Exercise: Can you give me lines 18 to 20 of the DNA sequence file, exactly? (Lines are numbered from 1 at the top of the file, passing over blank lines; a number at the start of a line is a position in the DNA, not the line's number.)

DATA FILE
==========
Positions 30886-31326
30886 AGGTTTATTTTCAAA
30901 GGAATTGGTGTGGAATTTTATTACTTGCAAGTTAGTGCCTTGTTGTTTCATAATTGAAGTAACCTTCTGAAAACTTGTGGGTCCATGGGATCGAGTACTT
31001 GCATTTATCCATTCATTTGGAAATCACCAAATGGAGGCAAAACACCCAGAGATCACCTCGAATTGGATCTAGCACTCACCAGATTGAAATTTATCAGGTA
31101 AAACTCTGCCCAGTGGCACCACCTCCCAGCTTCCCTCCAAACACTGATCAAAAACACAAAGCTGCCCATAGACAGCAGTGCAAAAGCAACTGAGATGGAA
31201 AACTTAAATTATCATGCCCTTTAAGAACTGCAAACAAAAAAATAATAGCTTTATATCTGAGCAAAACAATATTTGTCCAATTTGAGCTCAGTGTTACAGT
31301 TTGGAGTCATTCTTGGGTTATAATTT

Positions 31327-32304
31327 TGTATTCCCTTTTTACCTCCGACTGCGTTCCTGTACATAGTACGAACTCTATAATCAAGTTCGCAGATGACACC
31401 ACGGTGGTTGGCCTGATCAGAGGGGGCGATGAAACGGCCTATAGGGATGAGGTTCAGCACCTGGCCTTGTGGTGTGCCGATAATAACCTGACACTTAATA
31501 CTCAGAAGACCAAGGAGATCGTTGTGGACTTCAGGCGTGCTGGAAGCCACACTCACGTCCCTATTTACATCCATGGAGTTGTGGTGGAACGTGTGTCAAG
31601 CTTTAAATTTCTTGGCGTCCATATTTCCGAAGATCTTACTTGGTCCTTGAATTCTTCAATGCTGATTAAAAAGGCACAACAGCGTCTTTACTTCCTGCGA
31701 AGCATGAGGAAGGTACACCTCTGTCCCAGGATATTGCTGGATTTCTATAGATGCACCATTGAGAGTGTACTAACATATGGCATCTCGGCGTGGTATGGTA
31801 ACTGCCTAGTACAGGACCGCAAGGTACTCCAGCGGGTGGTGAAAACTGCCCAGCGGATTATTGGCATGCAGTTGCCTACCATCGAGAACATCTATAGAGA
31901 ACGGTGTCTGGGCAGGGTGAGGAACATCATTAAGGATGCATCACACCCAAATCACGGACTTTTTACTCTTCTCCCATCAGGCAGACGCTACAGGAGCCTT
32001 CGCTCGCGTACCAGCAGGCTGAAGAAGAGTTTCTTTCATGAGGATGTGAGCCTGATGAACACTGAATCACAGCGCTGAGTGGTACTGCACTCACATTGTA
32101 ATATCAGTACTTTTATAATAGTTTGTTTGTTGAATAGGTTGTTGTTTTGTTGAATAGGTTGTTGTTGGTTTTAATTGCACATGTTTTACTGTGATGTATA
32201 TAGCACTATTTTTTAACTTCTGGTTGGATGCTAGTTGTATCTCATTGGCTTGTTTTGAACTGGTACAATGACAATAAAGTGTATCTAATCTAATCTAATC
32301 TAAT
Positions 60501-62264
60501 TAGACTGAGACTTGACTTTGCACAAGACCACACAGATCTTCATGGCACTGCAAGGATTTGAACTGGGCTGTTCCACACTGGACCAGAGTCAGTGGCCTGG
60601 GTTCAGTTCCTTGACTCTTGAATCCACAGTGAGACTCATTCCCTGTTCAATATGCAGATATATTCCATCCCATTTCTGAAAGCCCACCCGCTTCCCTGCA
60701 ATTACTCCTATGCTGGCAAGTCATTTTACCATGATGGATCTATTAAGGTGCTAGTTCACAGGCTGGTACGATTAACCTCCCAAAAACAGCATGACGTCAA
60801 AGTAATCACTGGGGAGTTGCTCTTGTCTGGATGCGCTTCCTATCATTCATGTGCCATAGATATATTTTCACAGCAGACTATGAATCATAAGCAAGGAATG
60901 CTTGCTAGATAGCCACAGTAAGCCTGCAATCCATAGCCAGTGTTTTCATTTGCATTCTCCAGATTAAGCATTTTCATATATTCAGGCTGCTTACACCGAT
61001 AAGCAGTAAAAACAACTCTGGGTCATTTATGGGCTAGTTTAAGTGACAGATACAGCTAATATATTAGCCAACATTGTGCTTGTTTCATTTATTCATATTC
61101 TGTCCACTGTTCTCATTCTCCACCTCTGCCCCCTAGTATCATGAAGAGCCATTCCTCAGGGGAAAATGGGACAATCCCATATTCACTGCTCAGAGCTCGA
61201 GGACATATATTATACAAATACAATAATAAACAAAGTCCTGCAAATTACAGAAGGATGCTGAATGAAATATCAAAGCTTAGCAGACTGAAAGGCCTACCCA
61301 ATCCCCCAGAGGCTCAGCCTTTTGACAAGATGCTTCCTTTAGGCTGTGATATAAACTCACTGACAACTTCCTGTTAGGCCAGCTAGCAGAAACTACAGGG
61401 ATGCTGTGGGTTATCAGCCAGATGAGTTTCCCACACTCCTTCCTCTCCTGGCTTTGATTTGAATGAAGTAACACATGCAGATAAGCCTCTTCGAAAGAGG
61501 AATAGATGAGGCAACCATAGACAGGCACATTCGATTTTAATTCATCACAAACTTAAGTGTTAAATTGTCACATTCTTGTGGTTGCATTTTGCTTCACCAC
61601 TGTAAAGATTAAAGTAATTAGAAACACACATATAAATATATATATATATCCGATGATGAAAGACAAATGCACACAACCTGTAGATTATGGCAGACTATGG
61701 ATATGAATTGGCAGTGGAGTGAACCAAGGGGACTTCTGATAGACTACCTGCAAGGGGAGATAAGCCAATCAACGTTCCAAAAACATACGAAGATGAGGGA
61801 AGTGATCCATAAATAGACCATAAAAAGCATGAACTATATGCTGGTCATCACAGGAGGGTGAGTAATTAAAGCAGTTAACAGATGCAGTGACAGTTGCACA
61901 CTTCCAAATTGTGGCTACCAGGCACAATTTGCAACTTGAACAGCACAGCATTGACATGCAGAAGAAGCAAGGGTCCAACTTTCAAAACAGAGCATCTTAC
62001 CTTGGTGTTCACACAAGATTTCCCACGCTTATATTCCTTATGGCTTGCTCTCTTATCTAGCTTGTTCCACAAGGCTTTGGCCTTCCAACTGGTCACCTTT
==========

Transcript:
32201 TAGCACTATTTTTTAACTTCTGGTTGGATGCTAGTTGTATCTCATTGGCTTGTTTTGAACTGGTACAATGACAATAAAGTGTATCTAATCTAATCTAATC
32301 TAAT
Positions 60501-62264